Detroit - The Blackhawks are back in the series against the Red Wings in a big way, outscoring, outhitting, outskating and thoroughly outplaying the Red Wings Saturday, for the second time in the series.
A team that looked utterly befuddled by the Wings in Games 3 and 4, and even walking to their dressing room in the United Center before Game 5, altered their fortunes completely in 60 well-played minutes.
Clearly, beating the Red Wings Monday in Detroit and Wednesday is not an impossible task.
The Blackhawks have the whiff of that sort of success in their nostrils now.
"They're a good team," said Red Wings captain Henrik Zetterberg after the game. "They're here for a reason, and they showed that."
Their captain, Jonathan Toews, emerged from his funk, scored and looked much more like the great player he, in fact, is. Their power play got untracked and tallied twice.
Their coach, Joel Quenneville, wielded the power of the last change, shuffled his lines and made a difference for the Blackhawks, after being thoroughly out-coached in the first four games. Among other things, he managed to keep Toews away from Zetterberg, who had dominated him.
With that much rolling again for the best team in the NHL, the Wings will have to rally and mount a significant effort against the revitalized Blackhawks, if they hope to end the series Monday and avoid playing a Game 7 in Chicago.
"It's up to us," Zetterberg said. "You can talk about momentum here and momentum there, but it's up to the players to decide who has the momentum going into the game."
The Red Wings, who entered the game having defeated Blackhawks Chicago in three straight while allowing two goals, were back on their heels for long stretches, especially in the first and third periods.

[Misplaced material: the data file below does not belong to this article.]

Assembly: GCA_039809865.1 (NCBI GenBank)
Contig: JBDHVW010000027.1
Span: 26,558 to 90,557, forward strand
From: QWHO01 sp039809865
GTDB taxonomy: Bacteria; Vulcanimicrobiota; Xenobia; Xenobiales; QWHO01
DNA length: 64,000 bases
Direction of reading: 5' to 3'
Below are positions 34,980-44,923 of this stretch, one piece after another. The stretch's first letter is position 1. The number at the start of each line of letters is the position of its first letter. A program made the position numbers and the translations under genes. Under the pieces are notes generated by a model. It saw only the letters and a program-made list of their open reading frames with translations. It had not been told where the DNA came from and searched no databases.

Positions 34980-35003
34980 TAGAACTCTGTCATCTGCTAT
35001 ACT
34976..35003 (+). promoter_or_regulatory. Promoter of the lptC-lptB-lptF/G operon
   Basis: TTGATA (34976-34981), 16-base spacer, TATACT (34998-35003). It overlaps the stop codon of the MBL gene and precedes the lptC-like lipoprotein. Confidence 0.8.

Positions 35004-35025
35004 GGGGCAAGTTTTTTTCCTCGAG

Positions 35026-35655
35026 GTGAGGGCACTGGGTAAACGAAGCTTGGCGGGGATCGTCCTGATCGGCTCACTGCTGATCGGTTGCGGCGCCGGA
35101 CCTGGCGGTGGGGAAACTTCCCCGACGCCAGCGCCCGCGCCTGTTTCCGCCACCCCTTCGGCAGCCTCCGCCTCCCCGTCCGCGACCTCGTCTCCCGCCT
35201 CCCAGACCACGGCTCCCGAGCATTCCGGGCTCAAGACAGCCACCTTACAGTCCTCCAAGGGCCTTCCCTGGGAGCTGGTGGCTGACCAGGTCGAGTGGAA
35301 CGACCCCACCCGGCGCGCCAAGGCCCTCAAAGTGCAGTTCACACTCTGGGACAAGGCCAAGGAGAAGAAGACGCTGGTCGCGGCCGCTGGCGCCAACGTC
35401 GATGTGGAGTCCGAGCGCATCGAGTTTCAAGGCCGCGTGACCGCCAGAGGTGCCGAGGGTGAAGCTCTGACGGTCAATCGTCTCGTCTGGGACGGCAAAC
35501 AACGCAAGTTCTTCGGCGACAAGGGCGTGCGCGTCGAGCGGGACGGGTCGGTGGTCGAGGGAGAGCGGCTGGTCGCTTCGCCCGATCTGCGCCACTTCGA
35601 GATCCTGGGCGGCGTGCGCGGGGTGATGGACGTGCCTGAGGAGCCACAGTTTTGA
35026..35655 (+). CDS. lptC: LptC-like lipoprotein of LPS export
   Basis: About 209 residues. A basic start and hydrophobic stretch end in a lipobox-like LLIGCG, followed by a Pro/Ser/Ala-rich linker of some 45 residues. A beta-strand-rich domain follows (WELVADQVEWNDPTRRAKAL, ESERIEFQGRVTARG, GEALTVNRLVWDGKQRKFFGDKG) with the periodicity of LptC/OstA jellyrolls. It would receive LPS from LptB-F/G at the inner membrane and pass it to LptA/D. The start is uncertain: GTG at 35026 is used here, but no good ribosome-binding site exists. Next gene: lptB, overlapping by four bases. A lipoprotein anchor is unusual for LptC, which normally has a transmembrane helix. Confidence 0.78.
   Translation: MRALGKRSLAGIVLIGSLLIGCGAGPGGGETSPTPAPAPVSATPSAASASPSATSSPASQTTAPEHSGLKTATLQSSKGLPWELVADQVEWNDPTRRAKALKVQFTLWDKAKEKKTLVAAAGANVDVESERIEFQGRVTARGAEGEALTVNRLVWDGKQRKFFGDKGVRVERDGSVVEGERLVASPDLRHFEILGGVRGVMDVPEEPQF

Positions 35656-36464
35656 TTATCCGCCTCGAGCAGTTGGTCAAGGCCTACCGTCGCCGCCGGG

They did not quite mail this one in, as they did in Game 1 in Chicago when they had no energy at all after beating the Ducks in seven games.
But they left undone almost all of the chores on their to-do list.
Instead of being in front of the Blackhawks and slowing them down through the neutral zone, they skated behind or alongside them into their own zone.
They were rarely hard on the Blackhawks' defensemen, forechecking.
They were never hard on Blackhawks goalie Corey Crawford with their drive to the net and bodies crashing and banging out front.
Possessing the puck far less than in the previous three games, the Red Wings were left to chase Chicago around, stuggling - or merely hoping — to get it back.
They were outshot 17-4 in the third period, which they entered needing a goal to make it a one-goal game.
Until the past six weeks, inconsistency marked much of the Red Wings' season, game-to-game and even period-to-period, especially with their young, injury-riddled lineup.
It was back in a big way, Saturday.
"We weren't good enough tonight at all as far as our plan or what we have to do to be successful," Mike Babcock said, after the game.
Blackhawks score first
The Red Wings did not start well. But they kept hope alive by not yielding a goal for a long time.
Many of the Blackhawks best attributes emerged early.